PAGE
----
Film Review: Beauty and the Beast
“Think Of The One Thing That You’ve Always Wanted. See It In Your Mind’s Eye And Feel It In Your Heart…”
As per the norm of a well-spent 1990’s childhood, Disney movies were indeed the go-to method of escapism for a younger version of myself in which films like The Lion King and Fantasia were at the forefront of what was all and sacred in the world at that specific moment in time, and whilst the original 1991 animated Disney classic adaptation of Jeanne-Marie Leprince de Beaumont’s famous fairy tale wasn’t exactly the top of my list of favourite animations as a young child, Beauty and the Beast has always been arguably one of the most iconic Disney movies to have ever been released, due mainly to the even more iconic soundtrack which even to this day is immediately quotable and enviously recognisable. Following on from the one-two success of both 2015’s Cinderella and Jon Favreau’s adaptation of The Jungle Book, this year’s Disney remake is indeed the famous tale of beauty and beast, this time portrayed by Emma Watson and Legion’s Dan Stevens respectively whilst being helmed by director Bill Condon whose previous directorial credits include the good, (Mr. Holmes) the bad, (Candyman 2) and the ugly (Twilight: Breaking Dawn), and whilst this latest version of the classic tale shines brightly in a wide range of different areas, the lack of originality and complete absence of threat reduce it to a movie which is solid but not exactly spectacular.
Whilst last year’s The Jungle Book was a movie which although was aware of the classic songs which encompassed the original Disney classic animation, it too was a film which instead of just rehashing them into a live-action scenario, developed and alternated them enough to both seem wholly organic yet still held a warm sense of appeal for those who loved the original so dearly. With Beauty and the Beast however, Condon’s decision to simply cordon the classic songs into his own adaptation does ultimately seem a slight cop out alongside a narrative which note-for-note follows the blueprint of the 1991 animation without ever having the nerve to swerve off-course and offer something utterly different. In the leading role of Belle, Emma Watson does ultimately seem the correct choice for the part, with her innocent and natural beaming sense of joy the epitome of a Disney princess’s genetic makeup yet the real fun of the movie is to be had with Luke Evan’s Gaston, the egotistic and arrogant killer who makes it his life’s duty to take Belle’s hand in marriage. Whilst the cast is impressive and the effects are magical in places, this adaptation of the famous tale is indeed beaming with beauty but ultimately lacking in substantial bite.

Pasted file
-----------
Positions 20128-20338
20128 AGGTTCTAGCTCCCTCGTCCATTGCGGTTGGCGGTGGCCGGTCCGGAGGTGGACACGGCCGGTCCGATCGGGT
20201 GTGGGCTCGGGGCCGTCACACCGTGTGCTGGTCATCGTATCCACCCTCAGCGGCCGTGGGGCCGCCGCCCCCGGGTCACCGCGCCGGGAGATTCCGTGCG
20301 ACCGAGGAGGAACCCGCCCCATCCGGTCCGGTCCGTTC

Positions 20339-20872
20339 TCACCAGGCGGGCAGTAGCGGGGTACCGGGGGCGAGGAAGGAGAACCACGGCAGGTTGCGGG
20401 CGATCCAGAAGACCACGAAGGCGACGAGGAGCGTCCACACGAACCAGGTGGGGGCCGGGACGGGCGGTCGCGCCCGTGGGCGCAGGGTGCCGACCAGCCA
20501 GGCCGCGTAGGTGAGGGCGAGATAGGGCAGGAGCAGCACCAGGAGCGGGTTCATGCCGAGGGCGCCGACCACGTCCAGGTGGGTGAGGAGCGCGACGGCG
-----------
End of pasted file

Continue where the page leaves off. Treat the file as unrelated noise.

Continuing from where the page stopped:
Overall Score: 6/10
Posted on 19/03/2017, in Uncategorized and tagged Beauty and the Beast, Bill Condon, Dan Stevens, Emma Thompson, Emma Watson, Ewan McGregor, Film 2017, Film Review, Josh Gad, Kevin Kline, luke evans, Romance, Sir Ian McKellen, Stanley Tucci, Walt Disney Studios. Bookmark the permalink. Leave a comment.